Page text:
Azar Nafisi, Mar.

Nafisi draws on her experiences as a woman and voracious reader living in the Islamic Republic of Iran, her life as an immigrant in the United States, and her role as literature professor in both countries, to argue for why, in a genuine democracy, we must engage with the enemy, and how literature can be a vehicle for doing so.

We Were Dreamers

Simu Liu, May

Marvel's newest recruit shares his own origin story of growing up between cultures, finding your family, and becoming the master of your own extraordinary circumstance.


A Queer Dharma: Yoga and Meditations for Liberation

Jacoby Ballard, out now

The author, a trans man and survivor, weaves his personal stories into the teachings he offers for healing from trauma and social injustice.

The Four Pivots: Reimagining Justice, Reimagining Ourselves

Shawn Ginwright, Jan.

Outlines the four myths of social change that keep us from doing our own healing work and that, in turn, derail our social movements.


All The Flowers Kneeling

Paul Tran, Feb.

A debut poetry collection that investigates intergenerational trauma, sexual violence, and U.S. imperialism to radically alter our understanding of freedom, power, and control.


Blues for the White Man: Hearing Black Voices in South Africa and the Deep South

Fred de Vries, out now

Starting with an exploration of blues music, the author seeks to understand white fear and black anger in the American Deep South and South Africa.


Baseline Shift: Untold Stories of Women in Graphic Design History

Edited by Briar Levit, out now

Women whose work has shaped, shifted, and formed graphic design as we know it today, including auteurs, advocates for social justice, and creators ahead of their time.

Dressing the Resistance: The Virtual Language of Protest Through History

Camille Benda, out now

Looks at historical and current protest movements across the globe to explore how everyday people and the societies they live in harness the visual power of dress to fight for justice and radical change.

The Women Who Changed Architecture

Edited by Jan Cigliano Hartman, Mar.

Women in architecture around the world, from the nineteenth century to today.

Love and Justice: A Journey of Empowerment, Activism, and Embracing Black Beauty

Laetitia Ky, Apr.

The personal story of the artist, activist, and influencer known for sculpting her own hair to create playful and powerful artwork that embraces the beauty of Black hair and style, the fight for social justice, and the journey toward self-love.


New Moons: Contemporary Writings by North American Muslims

Edited by Kazim Ali, out now

Works from practicing and nonpracticing Muslims; the cultural Muslim; the secular Muslim; the feminist Muslim; Muslims of various gender identities, sexualities, and national origins.


Social Problems and Social Control in Criminal Justice

Stacy Burns and Mark Peyrot, May

How social control efforts have adapted and changed over time—and how some efforts have inadvertently contributed to the problems they are trying to alleviate.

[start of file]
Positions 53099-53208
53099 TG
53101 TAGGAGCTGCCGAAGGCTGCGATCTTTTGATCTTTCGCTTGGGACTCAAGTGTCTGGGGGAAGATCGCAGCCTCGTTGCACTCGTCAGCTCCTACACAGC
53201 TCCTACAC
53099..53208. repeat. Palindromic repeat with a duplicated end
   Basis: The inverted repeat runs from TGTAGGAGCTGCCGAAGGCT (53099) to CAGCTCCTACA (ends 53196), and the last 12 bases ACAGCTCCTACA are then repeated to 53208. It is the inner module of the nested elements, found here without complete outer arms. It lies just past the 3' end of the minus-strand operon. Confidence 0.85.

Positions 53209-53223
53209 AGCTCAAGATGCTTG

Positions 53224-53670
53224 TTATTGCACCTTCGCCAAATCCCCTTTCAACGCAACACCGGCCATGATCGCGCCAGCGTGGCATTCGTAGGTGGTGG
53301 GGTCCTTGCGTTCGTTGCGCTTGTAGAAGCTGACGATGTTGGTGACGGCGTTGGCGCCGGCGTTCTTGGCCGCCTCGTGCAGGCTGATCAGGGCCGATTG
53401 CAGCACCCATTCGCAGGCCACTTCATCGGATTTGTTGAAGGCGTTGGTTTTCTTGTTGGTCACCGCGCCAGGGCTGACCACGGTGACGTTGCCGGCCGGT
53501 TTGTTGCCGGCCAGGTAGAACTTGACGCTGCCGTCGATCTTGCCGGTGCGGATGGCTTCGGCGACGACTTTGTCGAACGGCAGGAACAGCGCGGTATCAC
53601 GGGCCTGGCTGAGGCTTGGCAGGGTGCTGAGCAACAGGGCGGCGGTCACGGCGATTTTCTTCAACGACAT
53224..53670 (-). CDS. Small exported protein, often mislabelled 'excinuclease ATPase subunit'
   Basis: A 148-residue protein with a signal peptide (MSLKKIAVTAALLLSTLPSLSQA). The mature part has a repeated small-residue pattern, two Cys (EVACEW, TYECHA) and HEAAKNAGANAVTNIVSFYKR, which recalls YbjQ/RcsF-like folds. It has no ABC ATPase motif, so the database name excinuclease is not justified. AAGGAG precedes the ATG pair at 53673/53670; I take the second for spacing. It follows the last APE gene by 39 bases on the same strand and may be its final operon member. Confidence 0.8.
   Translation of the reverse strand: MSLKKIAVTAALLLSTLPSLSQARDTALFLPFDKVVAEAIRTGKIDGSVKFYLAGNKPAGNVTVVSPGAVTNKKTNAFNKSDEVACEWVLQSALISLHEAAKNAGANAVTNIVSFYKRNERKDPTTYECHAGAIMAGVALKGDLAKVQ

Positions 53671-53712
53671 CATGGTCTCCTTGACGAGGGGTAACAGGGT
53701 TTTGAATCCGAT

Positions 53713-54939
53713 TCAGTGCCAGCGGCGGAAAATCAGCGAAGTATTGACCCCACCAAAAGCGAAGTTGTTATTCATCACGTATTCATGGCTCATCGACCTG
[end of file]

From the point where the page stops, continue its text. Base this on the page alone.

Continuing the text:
Effective Diversity, Equity, Accessibility, Inclusion, and Anti-Racism Practices for Museums: From the Inside Out

Cecile Shellman, Feb.

Equal parts autobiography, cautionary tale, and actionable recommendations, drawn from the author’s nearly three-decade career of being “the only one in the room.” Published in partnership with the American Alliance of Museums.

What's Your Zip Code Story? Understanding and Overcoming Class Dynamics at Work

CJ Gross, May

Offers solutions to class bias in the workplace by analyzing real experiences, social norms, education, wealth, and more.


Just Pursuit: A Black Prosecutor's Fight for Fairness

Laura Coates, Jan.

Through Coates’s experience as a Black female prosecutor for the U.S. Department of Justice, readers have a front-row seat in the courtroom as a parade of Black and brown defendants are hauled in and systemic racism plays out.

Sari, Not Sari

Sonya Singh, Apr.

A woman tries to connect with her South Asian roots through a memorable cast of characters in a veritable feast of food, family traditions, and fun.


Entertaining Race: Performing Blackness in America

Michael Eric Dyson Dyson, out now

Brings together the various components of Dyson’s multihued identity and eclectic pursuits.

Profit and Punishment

Tony Messenger, Dec.

Looks at the criminalization of poverty in the U.S., joining a growing and popular genre that is making a difference.

An Abolitionist's Handbook

Patrisse Cullors, Jan.

How everyday activists can effectively fight for an abolitionist present and future.

The Black Agenda: Bold Solutions for a Broken System

Anna Gifty Opoku-Agye, Feb.

Black voices across economics, education, health, climate, and technology, look at what's next for centering Black people in policy matters.


Mohammad The World Changer

Mohamad Jebara, out now

Fusing details long known to Muslim scholars but inaccessible to popular audiences, Jebara brings to life the personal story of Islam’s founding prophet.


Single Black Female: A Novel

Tracy Brown, out now

Four friends grapple with the dramatic twists and turns of life, love and what it means to "make it in America."


Ageism Unmasked: Exploring Age Bias and How to End It

Tracey Gendron, Mar.

The nationally recognized gerontologist and speaker uncovers ageism's roots, impact, and how each of us can create a new reality of elderhood.


Under Color of Law: A Novel

Aaron Philip Clark, out now